The U.S. House of Representatives voted overwhelmingly today to speed new treatments to market. The bill is meant to expedite approval of drugs and medical devices by the Food and Drug Administration. It also boosts funding for biomedical research by nearly $9 billion. Consumer groups warned that the bill will weaken safeguards against potentially dangerous products. The Senate has yet to take up the issue.

    In Yemen, fighting raged on, even as a U.N.-brokered humanitarian truce was supposed to take effect. Saudi-led airstrikes blasted Shiite rebel targets in Sanaa, the Yemeni capital city. The rebels, in turn, shelled the city of Aden.

    A U.N. spokesman said both sides had agreed to stop fighting.

  • AHMAD FAWZI, United Nations Spokesman:

    If this humanitarian pause is respected, during any humanitarian pause, the humanitarian agencies and their partners aim to reach people in need with essential supplies, and that includes everything, medicine, vaccination, food, water, fuel.

  • JUDY WOODRUFF:

    The truce is supposed to last for a week, and aims to get aid to some 21 million people.

    The U.N. Refugee Agency sounded the alarm today over a flood of refugees into Greece, even as that country faces bankruptcy. More than 77,000 migrants have landed on Greek islands this year, an average of 1,000 per day. The U.N. appealed to the European Union to step in before the situation gets worse.

    WILLIAM SPINDLER, International Organization for Migration: We have seen huge expressions of solidarity from the Greek people, the Greek public, organizing distributions of food, water, milk for the babies and so on, which is particularly moving, given the economic situation in Greece. But Greece urgently needs help, and we expect Europe to step forward.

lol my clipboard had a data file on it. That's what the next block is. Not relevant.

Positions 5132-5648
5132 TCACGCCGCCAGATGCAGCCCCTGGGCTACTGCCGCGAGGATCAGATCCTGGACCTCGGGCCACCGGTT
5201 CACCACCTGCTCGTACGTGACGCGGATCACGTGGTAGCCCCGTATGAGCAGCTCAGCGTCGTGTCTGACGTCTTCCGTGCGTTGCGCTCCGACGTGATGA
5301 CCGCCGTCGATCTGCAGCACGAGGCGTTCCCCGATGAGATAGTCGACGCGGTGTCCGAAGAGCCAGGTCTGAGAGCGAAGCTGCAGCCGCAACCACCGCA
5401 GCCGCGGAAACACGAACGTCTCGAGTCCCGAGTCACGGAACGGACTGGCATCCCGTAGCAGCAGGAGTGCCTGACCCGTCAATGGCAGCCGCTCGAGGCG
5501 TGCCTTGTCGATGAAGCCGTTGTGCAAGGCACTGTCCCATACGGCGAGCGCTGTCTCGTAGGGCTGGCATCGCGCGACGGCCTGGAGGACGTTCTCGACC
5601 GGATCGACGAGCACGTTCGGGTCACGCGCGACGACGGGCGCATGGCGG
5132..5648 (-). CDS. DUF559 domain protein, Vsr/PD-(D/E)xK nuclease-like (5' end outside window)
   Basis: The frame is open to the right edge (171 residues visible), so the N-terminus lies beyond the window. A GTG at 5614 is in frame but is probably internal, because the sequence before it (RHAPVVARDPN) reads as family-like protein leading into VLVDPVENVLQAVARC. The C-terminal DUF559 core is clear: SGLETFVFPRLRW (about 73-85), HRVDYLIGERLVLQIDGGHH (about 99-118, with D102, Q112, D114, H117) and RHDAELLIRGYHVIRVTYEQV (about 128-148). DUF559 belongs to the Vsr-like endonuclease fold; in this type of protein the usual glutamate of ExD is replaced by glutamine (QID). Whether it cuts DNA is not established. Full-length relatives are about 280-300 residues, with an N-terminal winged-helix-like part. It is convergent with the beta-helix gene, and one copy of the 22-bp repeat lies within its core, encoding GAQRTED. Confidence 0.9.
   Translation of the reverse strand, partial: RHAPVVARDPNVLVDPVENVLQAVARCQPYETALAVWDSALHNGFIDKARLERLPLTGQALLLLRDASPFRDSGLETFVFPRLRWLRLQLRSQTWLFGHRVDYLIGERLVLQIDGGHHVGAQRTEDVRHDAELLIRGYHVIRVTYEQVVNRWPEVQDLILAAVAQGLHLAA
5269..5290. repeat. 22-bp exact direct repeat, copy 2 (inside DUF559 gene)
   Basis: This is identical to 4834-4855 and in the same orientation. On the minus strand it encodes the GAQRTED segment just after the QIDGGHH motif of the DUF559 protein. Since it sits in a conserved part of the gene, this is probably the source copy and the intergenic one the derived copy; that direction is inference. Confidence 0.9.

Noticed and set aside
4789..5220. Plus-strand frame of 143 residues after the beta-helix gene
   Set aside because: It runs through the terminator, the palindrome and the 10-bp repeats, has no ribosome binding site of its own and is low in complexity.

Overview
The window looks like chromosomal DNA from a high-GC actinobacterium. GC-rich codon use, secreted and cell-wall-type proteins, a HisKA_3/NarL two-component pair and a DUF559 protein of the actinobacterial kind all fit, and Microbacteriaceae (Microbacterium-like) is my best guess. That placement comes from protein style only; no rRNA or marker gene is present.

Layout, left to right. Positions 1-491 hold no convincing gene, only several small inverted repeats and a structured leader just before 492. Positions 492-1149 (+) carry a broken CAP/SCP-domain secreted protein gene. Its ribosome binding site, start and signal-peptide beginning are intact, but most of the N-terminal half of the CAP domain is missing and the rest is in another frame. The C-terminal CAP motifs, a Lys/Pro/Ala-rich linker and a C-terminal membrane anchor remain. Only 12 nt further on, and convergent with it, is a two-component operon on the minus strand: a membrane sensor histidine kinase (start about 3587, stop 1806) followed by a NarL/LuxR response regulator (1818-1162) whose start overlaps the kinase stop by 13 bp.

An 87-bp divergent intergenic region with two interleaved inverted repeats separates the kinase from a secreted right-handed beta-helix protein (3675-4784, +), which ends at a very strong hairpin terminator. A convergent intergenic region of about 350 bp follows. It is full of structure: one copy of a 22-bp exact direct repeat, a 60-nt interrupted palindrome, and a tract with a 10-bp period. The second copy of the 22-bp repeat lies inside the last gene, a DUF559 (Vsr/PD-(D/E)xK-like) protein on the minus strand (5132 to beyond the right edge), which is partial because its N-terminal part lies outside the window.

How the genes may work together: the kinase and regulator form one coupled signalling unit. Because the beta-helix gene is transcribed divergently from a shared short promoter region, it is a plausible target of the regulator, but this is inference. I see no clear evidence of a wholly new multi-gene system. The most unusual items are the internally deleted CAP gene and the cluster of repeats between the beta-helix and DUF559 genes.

• JUDY WOODRUFF:

    More than 60 percent of the migrants arriving in Greece are fleeing the war in Syria.

    New York City turned out today to celebrate the U.S. women's soccer team and their World Cup victory. Throngs lined streets in Lower Manhattan for a ticker tape parade. It was a first for a women's sport team, and fans held signs and chanted "USA." The Americans beat Japan last weekend for a record Third World Cup championship.

    And actor Omar Sharif has died. His passing today ended a career that made him a global star in the 1960s. He made his international debut with this scene, as a bedouin tribal leader, Sherif Ali, on camelback, killing a man with one rifle shot.

  • OMAR SHARIF, Actor:

    He is dead.

  • PETER O’TOOLE, Actor:

    Yes. Why?

  • OMAR SHARIF:

    This is my well.

  • PETER O’TOOLE:

    I have drunk from it.

  • OMAR SHARIF:

    You are welcome.

  • JUDY WOODRUFF:

    The 1962 classic "Lawrence of Arabia" earned Omar Sharif worldwide fame and an Oscar nomination. He'd been born Michel Chalhoub to Catholic parents in Egypt in 1932 in Egyptian, but later adopted the name Sharif, meaning noble in Arabic.

    Three years after "Lawrence" came "Dr. Zhivago." Sharif played the title character, with Julie Christie as his mistress, Lara, in the epic drama of World War I and the Russian Revolution.

  • JULIE CHRISTIE, Actress:

    Wouldn't it have been lovely if we'd met before?

  • OMAR SHARIF:

    Before we did. Yes.

  • JUDY WOODRUFF:

    In 1968, Sharif starred as Nicky Arnstein, the Jewish gambler, in "Funny Girl," opposite Barbra Streisand. A long drought of good roles followed, but in 2003, the French film "Monsieur Ibrahim" brought him new honors.

    Omar Sharif died today in Cairo of a heart attack. He was 83 years old.